This seems to lock the UK into staying in the Common Market and Customs Union without agreement – essentially granting a veto to the EU. Some might say its a license for the UK to stay within the EU indefinitely (as there seems no possiblity of an ‘agreement’ which allows them to leave without a hard border). I’m surprised Brexiters aren’t up in arms about this.

        Paragraph 50 is interesting too:

        50. In the absence of agreed solutions, as set out in the previous paragraph, the United Kingdom will ensure that no new regulatory barriers develop between Northern Ireland and the rest of the United Kingdom, unless, consistent with the 1998 Agreement, the Northern Ireland Executive and Assembly agree that distinct arrangements are appropriate for Northern Ireland. In all circumstances, the United Kingdom will continue to ensure the same unfettered access for Northern Ireland’s businesses to the whole of the United Kingdom internal market.

        This doesn’t mention that if the Assembly cannot agree devolved powers in line with the Agreement, then by default NI is then subject to either direct government from London or, crucially, if Dublin requests it, the British Irish Inter Governmental Conference.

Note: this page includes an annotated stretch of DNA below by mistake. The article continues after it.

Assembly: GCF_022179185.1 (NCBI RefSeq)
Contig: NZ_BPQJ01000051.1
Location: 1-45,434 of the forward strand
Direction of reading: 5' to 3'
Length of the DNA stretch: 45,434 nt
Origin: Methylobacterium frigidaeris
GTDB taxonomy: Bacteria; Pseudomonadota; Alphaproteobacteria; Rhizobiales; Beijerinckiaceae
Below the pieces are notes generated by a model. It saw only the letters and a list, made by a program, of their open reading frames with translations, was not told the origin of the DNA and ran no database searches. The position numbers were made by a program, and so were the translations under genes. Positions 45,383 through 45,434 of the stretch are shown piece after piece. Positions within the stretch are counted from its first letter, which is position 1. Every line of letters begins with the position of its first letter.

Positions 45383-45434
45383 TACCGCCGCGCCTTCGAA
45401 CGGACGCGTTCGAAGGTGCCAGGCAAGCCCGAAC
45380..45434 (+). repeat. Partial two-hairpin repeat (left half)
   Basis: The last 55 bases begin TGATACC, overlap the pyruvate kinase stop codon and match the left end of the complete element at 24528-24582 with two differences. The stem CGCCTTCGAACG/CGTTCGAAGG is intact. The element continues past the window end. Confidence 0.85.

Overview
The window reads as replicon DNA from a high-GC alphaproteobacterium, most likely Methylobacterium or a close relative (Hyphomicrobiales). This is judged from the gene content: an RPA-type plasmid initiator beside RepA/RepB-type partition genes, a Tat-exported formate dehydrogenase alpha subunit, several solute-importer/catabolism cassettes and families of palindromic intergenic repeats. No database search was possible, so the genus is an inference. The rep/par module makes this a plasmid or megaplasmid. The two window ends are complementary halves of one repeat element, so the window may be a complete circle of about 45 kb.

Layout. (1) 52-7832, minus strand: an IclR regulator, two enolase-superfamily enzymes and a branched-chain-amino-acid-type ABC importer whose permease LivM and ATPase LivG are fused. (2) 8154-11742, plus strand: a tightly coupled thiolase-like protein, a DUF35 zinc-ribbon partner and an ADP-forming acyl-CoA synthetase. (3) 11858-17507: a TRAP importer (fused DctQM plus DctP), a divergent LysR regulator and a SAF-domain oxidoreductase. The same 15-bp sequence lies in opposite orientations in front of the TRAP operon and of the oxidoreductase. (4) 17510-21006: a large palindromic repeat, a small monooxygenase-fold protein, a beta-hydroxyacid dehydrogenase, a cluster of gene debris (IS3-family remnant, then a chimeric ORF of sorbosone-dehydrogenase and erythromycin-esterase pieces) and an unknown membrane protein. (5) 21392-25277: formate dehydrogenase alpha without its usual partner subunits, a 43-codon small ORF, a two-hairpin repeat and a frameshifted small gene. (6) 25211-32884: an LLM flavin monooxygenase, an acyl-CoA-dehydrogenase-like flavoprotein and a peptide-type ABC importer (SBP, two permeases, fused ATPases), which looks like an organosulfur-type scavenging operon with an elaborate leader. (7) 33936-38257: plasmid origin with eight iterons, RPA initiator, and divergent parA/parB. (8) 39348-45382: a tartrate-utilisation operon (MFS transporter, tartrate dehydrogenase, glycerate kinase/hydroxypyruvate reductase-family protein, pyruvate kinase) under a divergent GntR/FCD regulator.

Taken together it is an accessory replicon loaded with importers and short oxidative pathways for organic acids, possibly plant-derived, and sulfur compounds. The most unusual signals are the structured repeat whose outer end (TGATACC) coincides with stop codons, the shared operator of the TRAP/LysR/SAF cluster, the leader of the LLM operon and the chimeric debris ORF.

So theoretically at least, you could foresee Sinn Fein block agreement in the Assembly, then, entirely within the Agreement, London and Dublin could force NI to accept alternative arrangements (in the event of a future government which is not in hoc to the DUP). I’m surprised the DUP didn’t pick up on this.

        My first thought was that the Irish government dropped the ball by seeming to concede that there could be a fancy IT tech solution to the border, and the British government could just do what it wanted, and essentially force the Irish/EU to put up barriers. But it seems there are enough locks (not least WTO rules) to prevent this happening.